Eltham Palace

After our day of housework on Sunday we decided to have a day out. Ed was keen to get some culture and after looking up a couple of exhibitions – Ed was keen to see Bedlam at the Wellcome collection, however it seemed a bit depressing for a sunny Sunday afternoon. So we settled on Eltham Palace.

Eltham Palace moat

Everyone needs a moat!

Originally constructed in 1296, Eltham has an intriguing history. It was a favoured royal palace throughout the medieval period and Henry VIII and his siblings spent much of their childhood there. However Elizabeth I and subsequent royals preferred Greenwich Palace and Eltham Palace soon fell into decline.It was further damaged during the English Civil War and by 18th Century the Great Hall was being used as a barn.

Eltham Palace Great Hall

The roof of the Great Hall, as it it today, after full restoration.

Eltham Palace

The outside of the Great Hall and Orangery roof.

In 1828 the Great Hall was repaired and reinstated by Sir Robert Smirke and in 1933 Stephen and Virginia Courtauld took the lease of Eltham Palace – and that’s when things really got exciting.

The Courtauld’s employed John Seely and Paul Paget to completely re-imagine the house. The architects went to town and despite fierce opposition, a new Art Deco palace was constructed – now all that remains of the original palace is the Great Hall and three medieval gables. The house was not only the height of fashion with interiors by notable Mayfair designers including, Peter Malacrida but also the pinnacle of technology, with numerous bathrooms, electric fires, Vitrolite glass panels, a built in music system and heating throughout; in some areas underfloor heating was even used.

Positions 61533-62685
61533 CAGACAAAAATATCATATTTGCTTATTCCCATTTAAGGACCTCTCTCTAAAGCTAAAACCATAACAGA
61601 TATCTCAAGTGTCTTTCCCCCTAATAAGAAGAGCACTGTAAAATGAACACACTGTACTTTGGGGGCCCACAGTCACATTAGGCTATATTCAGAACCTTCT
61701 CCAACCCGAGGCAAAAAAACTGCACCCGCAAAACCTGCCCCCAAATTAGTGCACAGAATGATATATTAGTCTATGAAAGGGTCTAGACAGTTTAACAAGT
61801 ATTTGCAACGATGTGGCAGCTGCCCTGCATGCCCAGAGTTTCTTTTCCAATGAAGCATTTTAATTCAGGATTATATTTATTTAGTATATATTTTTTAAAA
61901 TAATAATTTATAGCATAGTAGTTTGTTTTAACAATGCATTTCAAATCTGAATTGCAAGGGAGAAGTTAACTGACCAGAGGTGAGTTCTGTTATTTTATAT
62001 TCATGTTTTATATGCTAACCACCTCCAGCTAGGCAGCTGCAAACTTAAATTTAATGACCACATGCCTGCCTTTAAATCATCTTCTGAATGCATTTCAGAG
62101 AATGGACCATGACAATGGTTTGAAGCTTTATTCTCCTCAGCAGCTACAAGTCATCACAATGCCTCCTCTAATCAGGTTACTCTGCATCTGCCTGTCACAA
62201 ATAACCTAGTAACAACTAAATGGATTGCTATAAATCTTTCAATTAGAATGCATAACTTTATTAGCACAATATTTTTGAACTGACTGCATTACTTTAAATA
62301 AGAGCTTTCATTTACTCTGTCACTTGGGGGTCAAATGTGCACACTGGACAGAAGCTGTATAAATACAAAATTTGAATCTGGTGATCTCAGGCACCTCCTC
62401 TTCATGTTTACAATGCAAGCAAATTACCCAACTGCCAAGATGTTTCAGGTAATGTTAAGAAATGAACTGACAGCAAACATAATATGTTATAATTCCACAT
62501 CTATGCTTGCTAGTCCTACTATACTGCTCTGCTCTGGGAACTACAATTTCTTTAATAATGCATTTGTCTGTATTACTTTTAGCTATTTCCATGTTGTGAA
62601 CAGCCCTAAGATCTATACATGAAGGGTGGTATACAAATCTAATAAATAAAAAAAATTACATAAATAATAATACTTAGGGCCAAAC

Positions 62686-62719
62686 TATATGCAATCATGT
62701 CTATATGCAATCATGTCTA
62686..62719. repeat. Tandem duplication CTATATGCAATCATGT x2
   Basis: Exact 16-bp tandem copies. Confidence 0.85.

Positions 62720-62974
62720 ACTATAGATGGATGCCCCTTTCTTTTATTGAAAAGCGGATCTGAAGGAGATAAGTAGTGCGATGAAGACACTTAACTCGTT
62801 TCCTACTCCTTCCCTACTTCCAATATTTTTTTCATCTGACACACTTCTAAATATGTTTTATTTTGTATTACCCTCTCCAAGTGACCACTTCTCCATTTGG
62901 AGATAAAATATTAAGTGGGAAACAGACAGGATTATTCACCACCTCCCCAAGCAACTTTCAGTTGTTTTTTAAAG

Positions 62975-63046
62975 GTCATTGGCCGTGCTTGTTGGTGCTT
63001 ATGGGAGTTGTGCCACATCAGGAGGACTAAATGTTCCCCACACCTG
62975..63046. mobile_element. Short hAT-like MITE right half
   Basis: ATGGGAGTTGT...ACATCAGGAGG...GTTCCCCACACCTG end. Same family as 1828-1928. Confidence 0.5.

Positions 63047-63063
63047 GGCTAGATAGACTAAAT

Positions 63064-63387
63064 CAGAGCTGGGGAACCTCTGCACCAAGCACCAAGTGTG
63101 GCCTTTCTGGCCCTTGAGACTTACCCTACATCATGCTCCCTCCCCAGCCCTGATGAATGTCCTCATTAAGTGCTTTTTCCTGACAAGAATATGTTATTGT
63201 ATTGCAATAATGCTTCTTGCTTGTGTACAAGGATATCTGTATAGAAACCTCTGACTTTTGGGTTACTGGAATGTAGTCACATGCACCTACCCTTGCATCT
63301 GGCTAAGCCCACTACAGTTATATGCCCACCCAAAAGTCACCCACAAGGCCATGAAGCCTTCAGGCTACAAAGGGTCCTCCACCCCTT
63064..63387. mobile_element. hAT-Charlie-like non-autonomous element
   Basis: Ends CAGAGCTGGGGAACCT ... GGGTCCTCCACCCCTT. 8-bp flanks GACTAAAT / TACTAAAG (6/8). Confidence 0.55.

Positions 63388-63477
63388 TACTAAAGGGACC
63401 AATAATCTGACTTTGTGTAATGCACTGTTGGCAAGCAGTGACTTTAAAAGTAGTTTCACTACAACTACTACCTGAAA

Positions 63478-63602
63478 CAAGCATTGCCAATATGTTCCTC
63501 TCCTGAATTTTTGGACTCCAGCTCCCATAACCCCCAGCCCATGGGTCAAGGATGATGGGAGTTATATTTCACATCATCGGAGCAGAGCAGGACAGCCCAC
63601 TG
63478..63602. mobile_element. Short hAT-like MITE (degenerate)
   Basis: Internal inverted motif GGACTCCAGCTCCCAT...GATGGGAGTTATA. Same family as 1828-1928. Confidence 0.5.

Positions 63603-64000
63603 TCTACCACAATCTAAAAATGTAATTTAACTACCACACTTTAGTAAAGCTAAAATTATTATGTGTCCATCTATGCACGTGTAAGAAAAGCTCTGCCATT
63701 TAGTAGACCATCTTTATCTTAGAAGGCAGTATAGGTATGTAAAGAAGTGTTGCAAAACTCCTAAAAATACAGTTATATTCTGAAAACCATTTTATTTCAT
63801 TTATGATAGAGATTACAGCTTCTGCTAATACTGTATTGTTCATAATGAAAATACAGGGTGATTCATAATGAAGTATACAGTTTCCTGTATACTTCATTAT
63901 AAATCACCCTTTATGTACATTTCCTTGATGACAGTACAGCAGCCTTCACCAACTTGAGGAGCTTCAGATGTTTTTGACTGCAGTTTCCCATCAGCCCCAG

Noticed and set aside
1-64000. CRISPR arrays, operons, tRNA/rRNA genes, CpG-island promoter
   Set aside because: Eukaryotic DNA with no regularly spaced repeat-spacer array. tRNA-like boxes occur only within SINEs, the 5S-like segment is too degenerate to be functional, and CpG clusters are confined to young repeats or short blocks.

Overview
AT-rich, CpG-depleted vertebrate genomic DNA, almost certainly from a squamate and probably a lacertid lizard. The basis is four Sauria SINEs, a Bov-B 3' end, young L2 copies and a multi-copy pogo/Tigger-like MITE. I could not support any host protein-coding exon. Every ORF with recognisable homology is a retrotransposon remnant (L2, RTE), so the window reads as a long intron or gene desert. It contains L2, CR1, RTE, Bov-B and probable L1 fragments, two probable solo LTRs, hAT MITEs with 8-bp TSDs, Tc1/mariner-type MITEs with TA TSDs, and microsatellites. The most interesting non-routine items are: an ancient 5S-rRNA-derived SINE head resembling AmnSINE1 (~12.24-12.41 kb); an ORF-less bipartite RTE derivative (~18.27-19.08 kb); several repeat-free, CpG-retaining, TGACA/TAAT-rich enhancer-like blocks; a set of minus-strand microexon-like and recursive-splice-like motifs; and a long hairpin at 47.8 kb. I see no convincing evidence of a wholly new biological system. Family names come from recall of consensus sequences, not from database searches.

I haven’t photographed to much of the interiors, as you really should go an visit…

My two favourite rooms were probably two of the smallest rooms in the house. One of these was the Map room, where Stephen and Virginia would plan their expeditions and holidays and the other was the flower arranging room; just off the entrance hall, the housekeeper would craft numerous arrangements for their elaborate parties. I think everyone needs a room for arranging flowers!

Eltham Palace map room

The Map room – which is currently under going restoration.

Eltham Palace entrance hall with inlaid wall panelling

The super stylish entrance hall.

Eltham Palace flower arranging room

The flower arranging room – the units are quite similar to ours!

ANother great feature of the house was the garden’s which, despite the Courtauld’s leaving Eltham in 1951, remain much as they did in the 1930’s.

I loved the juxtaposition of the old and the new and the interiors were right up might street. I would certainly love some hand painted wallpaper, similar to that in Stephen’s bedroom, although I think it may be a little out of our budget!

To finish off our lovely afternoon, we headed over to Blackheath for a stroll and some gorgeous cake from Gail’s bakery.



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